Coffee

What’s the number one source of antioxidants in American’s diets? Blueberries? Strawberries? Oranges? No, no and no. It’s coffee. Researchers at the University of Scranton in Pennsylvania found that no other food or beverage comes close to providing as many antioxidants in American’s diets as coffee as people drink a whole lot more coffee than they eat antioxidant-rich fruits and vegetables.

Origin & History

Before coffee reaches our cups, it is nothing more than the seed of a tropical shrub that will only bloom through sun, heat and rain, and plenty of care.

Who first thought of roasting the seeds of the coffee tree and why? We will without doubt never know. The early history of coffee in human culture is as obscure as the origin of most of the world's great foods. All that is known is based on references in written documents of the fifteenth- and sixteenth-century Middle East.

The discovery that the seeds of the coffee fruit tasted good when roasted was undoubtedly the key moment in coffee history. It marked the beginning of the transformation of coffee from an obscure medicinal herb known only in the horn of Africa and southern Arabia to the most popular beverage in the world, a beverage so widely drunk that today its trade generates more money than any other commodity except oil.

Coffee & the caffeine-argument

A skeptic might counter that it is caffeine, not flavour (or the roasting necessary to develop that flavour), that made coffee into one of the world's most important commodities. This argument is difficult to sustain, however. Tea, yerba mate, cocoa, coca and other less famous plants also contain substances that wake us up and make us feel good. Yet none has achieved quite the same universal success as coffee.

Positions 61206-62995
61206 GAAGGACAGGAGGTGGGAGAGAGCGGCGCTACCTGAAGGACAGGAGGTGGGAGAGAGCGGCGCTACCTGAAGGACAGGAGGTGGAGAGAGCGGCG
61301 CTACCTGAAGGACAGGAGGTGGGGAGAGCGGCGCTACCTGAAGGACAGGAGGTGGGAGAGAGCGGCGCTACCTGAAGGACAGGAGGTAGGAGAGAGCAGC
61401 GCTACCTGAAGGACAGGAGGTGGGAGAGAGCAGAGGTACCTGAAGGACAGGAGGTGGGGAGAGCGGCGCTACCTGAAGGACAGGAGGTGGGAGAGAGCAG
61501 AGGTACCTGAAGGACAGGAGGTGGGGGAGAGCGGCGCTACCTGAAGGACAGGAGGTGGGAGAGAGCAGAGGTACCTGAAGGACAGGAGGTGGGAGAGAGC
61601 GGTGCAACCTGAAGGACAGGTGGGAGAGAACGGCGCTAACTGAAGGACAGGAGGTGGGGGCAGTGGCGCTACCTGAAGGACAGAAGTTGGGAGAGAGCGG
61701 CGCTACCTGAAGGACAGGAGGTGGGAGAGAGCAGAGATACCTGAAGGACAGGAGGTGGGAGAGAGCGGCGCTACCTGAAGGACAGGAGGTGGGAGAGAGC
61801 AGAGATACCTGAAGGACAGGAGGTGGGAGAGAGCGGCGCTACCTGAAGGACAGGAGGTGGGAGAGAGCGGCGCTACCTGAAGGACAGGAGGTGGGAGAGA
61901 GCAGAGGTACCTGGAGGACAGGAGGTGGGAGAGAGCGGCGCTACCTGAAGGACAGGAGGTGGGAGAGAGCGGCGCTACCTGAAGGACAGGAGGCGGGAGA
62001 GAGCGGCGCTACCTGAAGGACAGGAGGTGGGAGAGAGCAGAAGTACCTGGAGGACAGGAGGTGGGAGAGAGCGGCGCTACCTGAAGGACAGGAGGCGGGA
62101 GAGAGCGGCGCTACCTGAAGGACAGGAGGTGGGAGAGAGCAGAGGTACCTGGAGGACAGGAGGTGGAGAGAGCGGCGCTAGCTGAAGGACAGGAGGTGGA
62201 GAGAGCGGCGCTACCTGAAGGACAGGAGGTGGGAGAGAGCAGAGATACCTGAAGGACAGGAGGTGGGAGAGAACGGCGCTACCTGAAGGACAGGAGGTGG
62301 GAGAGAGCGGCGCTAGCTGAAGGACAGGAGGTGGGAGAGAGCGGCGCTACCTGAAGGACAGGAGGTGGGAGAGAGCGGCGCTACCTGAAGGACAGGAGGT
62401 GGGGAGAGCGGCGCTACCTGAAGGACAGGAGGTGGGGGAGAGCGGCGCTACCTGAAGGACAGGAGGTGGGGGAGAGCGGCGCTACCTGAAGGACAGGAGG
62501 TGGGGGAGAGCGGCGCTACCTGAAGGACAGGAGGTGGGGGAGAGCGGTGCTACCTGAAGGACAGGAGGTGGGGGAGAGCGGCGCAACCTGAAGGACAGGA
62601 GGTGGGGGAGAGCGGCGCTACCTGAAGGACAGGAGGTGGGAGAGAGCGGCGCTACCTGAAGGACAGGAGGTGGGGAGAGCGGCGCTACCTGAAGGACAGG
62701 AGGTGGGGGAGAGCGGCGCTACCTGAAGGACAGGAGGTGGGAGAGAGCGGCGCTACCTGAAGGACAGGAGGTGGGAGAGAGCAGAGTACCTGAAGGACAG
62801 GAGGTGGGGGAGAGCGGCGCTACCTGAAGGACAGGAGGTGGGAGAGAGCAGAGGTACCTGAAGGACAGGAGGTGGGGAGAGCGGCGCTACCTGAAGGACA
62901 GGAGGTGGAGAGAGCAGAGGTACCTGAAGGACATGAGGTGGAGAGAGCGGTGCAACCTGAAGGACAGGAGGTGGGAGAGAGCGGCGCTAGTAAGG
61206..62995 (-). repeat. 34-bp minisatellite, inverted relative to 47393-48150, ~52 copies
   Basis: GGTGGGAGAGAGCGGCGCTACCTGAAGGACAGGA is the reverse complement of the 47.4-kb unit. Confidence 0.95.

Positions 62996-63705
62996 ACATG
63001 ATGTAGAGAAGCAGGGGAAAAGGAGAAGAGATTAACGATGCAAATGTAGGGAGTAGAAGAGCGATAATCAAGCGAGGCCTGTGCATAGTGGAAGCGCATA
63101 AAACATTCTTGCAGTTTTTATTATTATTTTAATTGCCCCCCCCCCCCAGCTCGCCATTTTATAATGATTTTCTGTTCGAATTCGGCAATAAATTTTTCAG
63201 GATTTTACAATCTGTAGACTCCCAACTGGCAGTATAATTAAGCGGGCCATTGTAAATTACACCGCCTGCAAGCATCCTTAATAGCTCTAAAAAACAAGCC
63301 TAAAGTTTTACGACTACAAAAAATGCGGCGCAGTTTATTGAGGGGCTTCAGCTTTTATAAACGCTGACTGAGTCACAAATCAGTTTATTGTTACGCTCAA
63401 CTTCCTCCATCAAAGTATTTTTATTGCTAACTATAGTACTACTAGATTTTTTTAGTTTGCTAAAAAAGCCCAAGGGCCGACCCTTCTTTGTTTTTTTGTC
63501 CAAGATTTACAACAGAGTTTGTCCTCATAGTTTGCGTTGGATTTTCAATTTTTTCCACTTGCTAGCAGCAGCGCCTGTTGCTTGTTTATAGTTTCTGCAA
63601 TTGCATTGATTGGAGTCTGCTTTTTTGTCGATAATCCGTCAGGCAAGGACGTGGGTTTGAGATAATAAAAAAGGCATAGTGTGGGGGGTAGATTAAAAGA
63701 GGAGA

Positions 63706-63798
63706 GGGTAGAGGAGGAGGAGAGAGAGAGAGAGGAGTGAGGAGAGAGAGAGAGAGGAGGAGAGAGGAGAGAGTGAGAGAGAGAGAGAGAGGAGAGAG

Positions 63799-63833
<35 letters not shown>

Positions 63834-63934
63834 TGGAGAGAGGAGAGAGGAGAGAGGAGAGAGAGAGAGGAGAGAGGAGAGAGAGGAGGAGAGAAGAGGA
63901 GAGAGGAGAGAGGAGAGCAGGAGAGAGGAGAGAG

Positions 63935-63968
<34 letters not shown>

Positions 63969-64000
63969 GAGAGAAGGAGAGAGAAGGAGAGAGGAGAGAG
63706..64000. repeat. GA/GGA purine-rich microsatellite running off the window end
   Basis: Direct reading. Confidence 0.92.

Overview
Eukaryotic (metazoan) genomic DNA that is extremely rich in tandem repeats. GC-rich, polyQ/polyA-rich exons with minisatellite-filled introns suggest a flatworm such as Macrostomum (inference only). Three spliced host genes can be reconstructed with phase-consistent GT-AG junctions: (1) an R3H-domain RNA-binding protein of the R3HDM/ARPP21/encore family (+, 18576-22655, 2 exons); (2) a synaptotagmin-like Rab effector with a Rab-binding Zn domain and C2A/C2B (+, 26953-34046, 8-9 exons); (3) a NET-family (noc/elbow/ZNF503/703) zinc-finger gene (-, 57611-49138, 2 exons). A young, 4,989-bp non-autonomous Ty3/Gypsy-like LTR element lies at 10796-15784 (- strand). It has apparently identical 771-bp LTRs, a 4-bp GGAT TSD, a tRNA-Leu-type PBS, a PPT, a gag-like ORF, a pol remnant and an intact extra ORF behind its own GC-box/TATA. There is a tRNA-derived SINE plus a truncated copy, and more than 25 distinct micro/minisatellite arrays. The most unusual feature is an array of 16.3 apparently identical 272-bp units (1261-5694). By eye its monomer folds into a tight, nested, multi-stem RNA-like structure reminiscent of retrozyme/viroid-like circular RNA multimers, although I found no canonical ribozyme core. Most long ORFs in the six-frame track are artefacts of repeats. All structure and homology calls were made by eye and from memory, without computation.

Furthermore, coffee - without caffeine - figures as an important flavouring in countless candies, cakes and confections. And people sensitive to caffeine happily choose to drink decaffeinated coffee in preference to other caffeine-free beverages.

What hooked people to coffee?

More likely it is both the aromatic characteristics of roasted coffee and its stimulant properties that hooked people to this beverage. One of the many intriguing characteristics of coffee is the complexity of its aromatic agents; at the moment about 700 - 850 substances have been identified as possible contributors to the flavour of roasted coffee. These figures do not include all of coffee's many additional non-flavour-influencing components. Over 2,000 substances have been identified in green Arabica coffee beans. These formidable numbers make coffee one of the most complex of commonly consumed foods and beverages.

Researches in Wales found that after drinking coffees, people had better moods and did better on tests as well. They concluded that a daily cup or two of coffee boost mood and alertness.

“A lot of new research suggests that coffee – in moderation – is fine,” says Molly Kimball, RD, a sports and lifestyle nutritionist at the Ochner Health System’s Elmwood Fitness Centre in New Orleans. “And the polyphenols – a type of antioxidant – in coffee are the same as those in fruit and wine.”

Sources:

  • Selene Yeager. The Doctors Book of Food Remedies. New York: Rodale Inc., 2007.
  • Anne Vantal. Book of Coffee. London: Hachette Illustrated UK, Octopus Publishing Group Ltd, 2004.
  • Kenneth Davids. Home Coffee Roasting: Romance & Revival. New York: St. Martin's Press, 2003.
 
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